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Expansión del H5N1 en el sureste asiático antes de 2004


H5N1 viruses are known to occur in Asia and have been isolated from free ranging wildlife at several intervals throughout the years. HPAI (H5N1) has certainly been present in the region since the first detection of the infection in geese in 1996 (Guangdong province of China) but the analysis of the biological character of previous isolates of H5N1 would be a priority to understand the current epidemic.

After its first detection in 1996 in Guangdong province, the disease broke out in Hong Kong in 1997. A Goose/GD/96-like virus was later considered to be the origin of the H5 component of the 1997 Hong Kong H5N1 virus. The disturbing event of the 1997 epidemic was the transmission of the disease to humans (confirmed in 18 people), leading to the deaths of 6. The same year, the virus was also detected in geese in Guangdong province.

From 1999 onwards, virus circulation was detected in Hong Kong in avian species through blood testing, swabbing of cages and testing of faecal samples. It appeared that the number of H5N1 virus isolations from ducks and geese increased from 1999 to 2001.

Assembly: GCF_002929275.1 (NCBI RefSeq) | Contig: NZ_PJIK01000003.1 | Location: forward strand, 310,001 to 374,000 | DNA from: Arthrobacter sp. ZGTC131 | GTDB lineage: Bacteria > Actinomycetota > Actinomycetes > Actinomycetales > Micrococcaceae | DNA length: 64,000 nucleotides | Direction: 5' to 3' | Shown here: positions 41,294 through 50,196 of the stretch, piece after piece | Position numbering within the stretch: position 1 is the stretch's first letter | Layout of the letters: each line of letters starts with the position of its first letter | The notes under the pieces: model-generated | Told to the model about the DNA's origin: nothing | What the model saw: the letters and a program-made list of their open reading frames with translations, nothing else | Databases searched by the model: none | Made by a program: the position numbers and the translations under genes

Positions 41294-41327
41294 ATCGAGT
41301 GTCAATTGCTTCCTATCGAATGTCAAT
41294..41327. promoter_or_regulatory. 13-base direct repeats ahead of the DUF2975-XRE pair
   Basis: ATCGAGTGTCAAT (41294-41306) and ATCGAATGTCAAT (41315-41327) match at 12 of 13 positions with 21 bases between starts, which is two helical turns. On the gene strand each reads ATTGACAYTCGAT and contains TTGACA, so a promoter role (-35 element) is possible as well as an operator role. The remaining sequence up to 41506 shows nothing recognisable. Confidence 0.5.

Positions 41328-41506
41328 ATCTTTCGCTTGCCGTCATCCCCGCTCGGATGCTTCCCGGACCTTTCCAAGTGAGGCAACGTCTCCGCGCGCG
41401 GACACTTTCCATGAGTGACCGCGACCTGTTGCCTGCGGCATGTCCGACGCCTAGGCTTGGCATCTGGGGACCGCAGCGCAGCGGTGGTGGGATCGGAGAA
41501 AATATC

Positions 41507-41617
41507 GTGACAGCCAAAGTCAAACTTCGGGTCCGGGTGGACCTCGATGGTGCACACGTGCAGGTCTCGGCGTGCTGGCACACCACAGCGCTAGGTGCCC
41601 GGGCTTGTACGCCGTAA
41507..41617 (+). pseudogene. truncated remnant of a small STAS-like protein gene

In late 2000, the virus changed genetically, incorporating new genes from other influenza viruses. These genes were believed to be from influenza viruses derived from other aquatic birds.

In May 2001, an avian H5N1 influenza virus was isolated from duck meat that had been imported to the Republic of Korea from China.

In 2002, mortalities of wild birds due to HPAI were reported in Hong Kong. This was the first report of deaths in wild birds in Asia. An H5N3 virus was isolated from dead terns in 1961 in South Africa but, in other parts of the world, avian influenza viruses isolated from wild birds are low pathogenic.

In January 2003, the mortality extended to waterfowl (flamingo) in Kowloon Park, Hong Kong and later in the year (May 2003) the H5N1 virus was also detected in Japan in imported duck meat.